By Bill Chuck
Special to CSNNE.com
As constituted right now, the Red Sox are a .500 ball club.
On Monday, July 25 the Red Sox played their 100th game of the season and lost, 3-1. After that game, which ended a four-game winning streak, the Sox were 62-38, 24 games over .500. Yesterday, the Sox lost to Tampa Bay in game number 146 to drop their record to 85-61, 24 games over .500.
The fact that the Sox have played .500 ball, 23-23, since that Monday in July says a lot about the team. While the teams slump has been most visible lately -- they've won just twice in their last 11 games -- we can look back at that tipping point and see the beginning of the troubles that they are encountering full blast right now.
With 241 runs scored over that time period, second only to the Yankees (theyve scored 262), we know that this team can hit with the best of them.
With 221 runs allowed since that date, they are in a group that includes Toronto, Baltimore, Kansas City, Minnesota, and Oakland, which means that the Sox pitching ranks with teams whose records are among the worst in the AL.
There is no denying the Red Sox hitting is outstanding:
Boston is second the majors in batting, slightly behind Texas, both with a .279 average.
They are second to the Yankees in the majors in homers with 183.
They dropped to second in the majors in runs scored with 283, as the Yankees moved on top with 785.
They lead the majors in OBP, slugging, and OPS.
But look at the pitching:
The American League average ERA is 4.05; the Sox average is 4.08.
They have thrown just two complete games all season, tied with the Royals for worst in the AL.
The average team in the AL has allowed 447 walks; the Sox pitchers have walked 476, the same as the Orioles.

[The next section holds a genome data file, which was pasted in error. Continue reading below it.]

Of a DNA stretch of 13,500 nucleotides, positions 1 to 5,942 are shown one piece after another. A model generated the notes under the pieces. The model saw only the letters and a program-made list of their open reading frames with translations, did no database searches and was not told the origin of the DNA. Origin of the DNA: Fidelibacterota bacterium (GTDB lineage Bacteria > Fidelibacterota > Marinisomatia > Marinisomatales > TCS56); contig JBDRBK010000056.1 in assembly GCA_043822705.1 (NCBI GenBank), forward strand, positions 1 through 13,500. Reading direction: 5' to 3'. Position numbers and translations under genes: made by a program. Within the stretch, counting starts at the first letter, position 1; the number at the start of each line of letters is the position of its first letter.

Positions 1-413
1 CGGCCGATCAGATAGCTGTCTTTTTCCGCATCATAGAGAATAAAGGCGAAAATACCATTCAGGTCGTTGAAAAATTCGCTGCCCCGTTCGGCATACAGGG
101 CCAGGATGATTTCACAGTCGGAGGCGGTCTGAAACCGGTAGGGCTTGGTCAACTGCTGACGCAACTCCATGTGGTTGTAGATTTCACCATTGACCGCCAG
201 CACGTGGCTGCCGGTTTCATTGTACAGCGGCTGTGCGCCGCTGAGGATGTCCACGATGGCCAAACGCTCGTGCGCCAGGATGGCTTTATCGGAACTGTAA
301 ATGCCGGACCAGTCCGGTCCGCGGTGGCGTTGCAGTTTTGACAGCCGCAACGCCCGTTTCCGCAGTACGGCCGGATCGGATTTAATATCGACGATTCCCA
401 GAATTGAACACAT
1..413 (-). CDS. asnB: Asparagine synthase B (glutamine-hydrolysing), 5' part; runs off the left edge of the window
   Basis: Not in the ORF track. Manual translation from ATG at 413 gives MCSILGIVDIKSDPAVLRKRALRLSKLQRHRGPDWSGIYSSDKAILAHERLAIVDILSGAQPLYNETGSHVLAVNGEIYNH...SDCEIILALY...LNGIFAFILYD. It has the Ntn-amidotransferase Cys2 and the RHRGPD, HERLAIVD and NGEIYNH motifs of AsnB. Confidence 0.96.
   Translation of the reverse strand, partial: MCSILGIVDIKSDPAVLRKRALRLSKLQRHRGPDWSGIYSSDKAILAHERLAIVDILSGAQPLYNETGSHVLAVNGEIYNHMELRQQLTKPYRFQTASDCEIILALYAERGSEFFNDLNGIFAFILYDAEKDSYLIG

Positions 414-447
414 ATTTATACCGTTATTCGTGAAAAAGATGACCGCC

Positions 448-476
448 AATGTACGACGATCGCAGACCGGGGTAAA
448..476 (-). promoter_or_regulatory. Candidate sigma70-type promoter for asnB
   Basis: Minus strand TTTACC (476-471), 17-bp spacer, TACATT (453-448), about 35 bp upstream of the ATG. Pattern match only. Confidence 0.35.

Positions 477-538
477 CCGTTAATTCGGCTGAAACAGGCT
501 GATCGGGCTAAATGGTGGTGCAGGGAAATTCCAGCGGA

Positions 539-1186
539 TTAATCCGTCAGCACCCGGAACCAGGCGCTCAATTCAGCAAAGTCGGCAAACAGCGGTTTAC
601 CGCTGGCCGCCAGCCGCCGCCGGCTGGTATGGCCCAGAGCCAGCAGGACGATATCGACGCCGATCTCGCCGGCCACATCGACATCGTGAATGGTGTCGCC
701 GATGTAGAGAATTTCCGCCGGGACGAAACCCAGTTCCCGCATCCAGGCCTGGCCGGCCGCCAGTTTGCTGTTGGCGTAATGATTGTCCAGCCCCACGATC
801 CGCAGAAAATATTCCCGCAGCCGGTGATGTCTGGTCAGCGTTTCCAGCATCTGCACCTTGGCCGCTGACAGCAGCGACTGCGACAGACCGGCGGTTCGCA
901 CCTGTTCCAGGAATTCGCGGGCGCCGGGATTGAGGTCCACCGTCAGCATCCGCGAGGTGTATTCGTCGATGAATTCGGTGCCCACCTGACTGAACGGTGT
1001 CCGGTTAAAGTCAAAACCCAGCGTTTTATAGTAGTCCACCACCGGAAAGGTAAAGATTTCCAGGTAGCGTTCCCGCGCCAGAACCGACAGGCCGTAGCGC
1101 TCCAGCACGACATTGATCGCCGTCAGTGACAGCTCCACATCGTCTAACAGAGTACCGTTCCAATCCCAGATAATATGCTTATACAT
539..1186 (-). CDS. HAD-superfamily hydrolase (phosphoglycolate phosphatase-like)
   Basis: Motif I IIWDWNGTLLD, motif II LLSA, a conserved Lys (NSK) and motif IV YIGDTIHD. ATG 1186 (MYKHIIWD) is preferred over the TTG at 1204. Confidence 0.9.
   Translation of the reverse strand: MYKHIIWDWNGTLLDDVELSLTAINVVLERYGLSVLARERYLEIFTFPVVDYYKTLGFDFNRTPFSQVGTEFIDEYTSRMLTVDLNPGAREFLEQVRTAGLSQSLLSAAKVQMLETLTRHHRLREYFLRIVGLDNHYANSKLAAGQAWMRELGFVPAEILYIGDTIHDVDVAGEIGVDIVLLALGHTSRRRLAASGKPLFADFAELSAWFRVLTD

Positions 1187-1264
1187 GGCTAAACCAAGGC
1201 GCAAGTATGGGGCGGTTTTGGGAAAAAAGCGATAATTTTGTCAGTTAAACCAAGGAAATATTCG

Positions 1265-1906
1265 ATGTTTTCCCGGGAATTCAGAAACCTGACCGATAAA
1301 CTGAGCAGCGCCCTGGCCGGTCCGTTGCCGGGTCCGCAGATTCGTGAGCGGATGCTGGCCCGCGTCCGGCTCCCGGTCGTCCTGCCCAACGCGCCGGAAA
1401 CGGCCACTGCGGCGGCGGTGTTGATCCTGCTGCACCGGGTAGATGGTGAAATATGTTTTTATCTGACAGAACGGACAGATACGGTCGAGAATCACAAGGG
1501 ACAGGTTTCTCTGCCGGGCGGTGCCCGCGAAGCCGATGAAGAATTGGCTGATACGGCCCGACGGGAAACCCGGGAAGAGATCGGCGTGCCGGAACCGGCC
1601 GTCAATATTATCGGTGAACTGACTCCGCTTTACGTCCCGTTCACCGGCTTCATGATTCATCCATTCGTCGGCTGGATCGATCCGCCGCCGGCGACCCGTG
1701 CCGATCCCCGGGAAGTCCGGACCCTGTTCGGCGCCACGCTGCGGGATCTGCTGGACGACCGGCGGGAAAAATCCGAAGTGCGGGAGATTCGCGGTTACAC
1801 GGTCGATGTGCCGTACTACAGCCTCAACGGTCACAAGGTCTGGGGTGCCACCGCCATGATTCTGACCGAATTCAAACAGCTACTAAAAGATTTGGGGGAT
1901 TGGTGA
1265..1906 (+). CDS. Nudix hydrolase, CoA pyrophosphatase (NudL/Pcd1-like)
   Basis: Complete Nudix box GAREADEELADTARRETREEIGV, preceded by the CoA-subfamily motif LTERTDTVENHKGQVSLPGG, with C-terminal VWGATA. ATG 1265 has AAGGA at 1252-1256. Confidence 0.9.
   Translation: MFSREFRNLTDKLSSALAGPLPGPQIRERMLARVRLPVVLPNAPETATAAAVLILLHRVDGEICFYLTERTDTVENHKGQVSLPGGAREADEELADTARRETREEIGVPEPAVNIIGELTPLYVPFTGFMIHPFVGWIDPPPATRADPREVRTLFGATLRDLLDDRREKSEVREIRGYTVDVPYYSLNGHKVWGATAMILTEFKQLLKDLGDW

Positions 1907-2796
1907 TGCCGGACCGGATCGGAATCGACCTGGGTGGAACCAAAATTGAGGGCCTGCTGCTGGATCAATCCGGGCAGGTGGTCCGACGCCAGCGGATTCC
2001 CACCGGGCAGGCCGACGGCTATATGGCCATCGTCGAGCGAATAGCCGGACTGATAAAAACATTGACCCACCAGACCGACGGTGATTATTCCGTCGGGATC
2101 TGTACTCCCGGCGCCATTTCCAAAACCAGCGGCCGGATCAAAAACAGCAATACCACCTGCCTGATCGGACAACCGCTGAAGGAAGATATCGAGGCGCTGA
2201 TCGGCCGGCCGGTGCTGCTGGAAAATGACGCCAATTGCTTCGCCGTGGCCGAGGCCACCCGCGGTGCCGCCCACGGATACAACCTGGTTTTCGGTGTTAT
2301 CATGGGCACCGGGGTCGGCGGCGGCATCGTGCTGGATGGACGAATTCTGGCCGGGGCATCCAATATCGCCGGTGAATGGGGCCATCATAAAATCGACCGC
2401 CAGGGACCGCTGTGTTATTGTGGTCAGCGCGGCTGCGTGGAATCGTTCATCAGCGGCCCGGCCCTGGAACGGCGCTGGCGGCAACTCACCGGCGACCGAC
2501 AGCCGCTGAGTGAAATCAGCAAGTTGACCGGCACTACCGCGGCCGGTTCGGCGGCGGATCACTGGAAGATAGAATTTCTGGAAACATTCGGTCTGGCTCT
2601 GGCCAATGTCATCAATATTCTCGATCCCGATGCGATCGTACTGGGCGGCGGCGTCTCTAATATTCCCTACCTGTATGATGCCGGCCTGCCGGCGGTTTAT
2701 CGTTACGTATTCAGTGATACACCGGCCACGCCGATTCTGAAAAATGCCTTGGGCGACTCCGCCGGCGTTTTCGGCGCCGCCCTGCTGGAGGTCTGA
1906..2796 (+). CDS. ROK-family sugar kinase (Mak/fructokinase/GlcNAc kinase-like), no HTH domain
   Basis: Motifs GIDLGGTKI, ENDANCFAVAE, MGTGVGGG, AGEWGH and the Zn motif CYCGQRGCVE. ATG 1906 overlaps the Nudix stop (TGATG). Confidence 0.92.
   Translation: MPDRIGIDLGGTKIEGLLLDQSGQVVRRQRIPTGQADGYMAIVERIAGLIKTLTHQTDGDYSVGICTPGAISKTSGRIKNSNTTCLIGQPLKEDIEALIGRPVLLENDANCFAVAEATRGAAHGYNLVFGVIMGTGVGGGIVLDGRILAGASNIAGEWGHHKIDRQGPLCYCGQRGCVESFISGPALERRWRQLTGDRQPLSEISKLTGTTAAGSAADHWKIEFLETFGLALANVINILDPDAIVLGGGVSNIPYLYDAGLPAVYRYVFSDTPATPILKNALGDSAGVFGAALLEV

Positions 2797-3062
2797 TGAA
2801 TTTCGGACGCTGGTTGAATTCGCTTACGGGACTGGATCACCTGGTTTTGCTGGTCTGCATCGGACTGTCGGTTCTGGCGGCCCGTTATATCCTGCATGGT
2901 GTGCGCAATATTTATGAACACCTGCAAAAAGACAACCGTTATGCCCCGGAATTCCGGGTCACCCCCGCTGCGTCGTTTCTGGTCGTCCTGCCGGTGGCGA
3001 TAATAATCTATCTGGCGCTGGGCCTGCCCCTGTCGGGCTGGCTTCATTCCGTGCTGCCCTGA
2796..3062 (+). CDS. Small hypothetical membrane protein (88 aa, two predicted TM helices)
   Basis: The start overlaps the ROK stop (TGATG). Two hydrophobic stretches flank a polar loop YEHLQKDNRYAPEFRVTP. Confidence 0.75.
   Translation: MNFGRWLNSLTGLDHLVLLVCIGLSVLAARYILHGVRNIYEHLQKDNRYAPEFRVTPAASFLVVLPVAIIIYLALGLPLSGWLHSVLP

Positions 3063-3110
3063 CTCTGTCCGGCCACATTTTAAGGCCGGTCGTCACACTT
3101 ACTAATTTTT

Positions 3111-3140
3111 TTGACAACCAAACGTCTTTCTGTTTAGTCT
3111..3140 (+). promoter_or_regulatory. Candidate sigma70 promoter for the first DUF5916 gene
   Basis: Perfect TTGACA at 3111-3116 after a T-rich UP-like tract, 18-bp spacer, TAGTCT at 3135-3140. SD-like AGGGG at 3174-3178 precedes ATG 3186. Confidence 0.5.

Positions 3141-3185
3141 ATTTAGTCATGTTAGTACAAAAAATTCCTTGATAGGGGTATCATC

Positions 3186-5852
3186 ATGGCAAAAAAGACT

This team was constructed around the pitching of the big three: Lester, Beckett, and Buchholz, with the drop-off around the fringes being quite significant. Those who stated early in the season that the Sox pitching was deep because of Lackey and Dice-K were only fooling themselves. They are nothing more than fourth or fifth starters in most rotations -- and they've actually proven to be worse than most.
I understand that the Sox have had injuries to every member of their rotation, which is why they have had 10 different pitchers on the hill to start a game. But, other than the mixed results of Erik Bedard and Tim Wakefield, the replacements have struggled. The fact is that when Dice-K went down for the season, the Sox made no real move to replace him as Miller, Aceves and Wake were moved into the rotation at different points. It was only at the trading deadline that the Sox added the oft-injured Erik Bedard and by that time Buchholz had been out of action for six weeks. The Sox had no one, and still have no one, to replace John Lackey.
If you leave out the big three of Lester, Beckett, and Buchholz, the Sox starters have a record of 29-27, just over .500 but that isnt even an accurate reflection of how poorly Bedard, Dice-K, Aceves, Wakefield, Miller, Lackey, and Weiland have pitched as starters. Their cumulative starting ERA of 5.57 really tells the story.
The starting pitching has been questionable all season (may I remind you that Buchholz had given up 10 homers in 82.2 innings this year after giving up just nine in 173.2 last year) and the moves that have been made are somewhat akin to shuffling deck chairs on the Titanic. Lets go to the numbers:
A quality start doesnt seem that difficult, six innings, three or fewer runs allowed. The Sox starters have managed to do that in only 68 games or 47 of their starts. Only the Orioles and Royals have a lower percentage.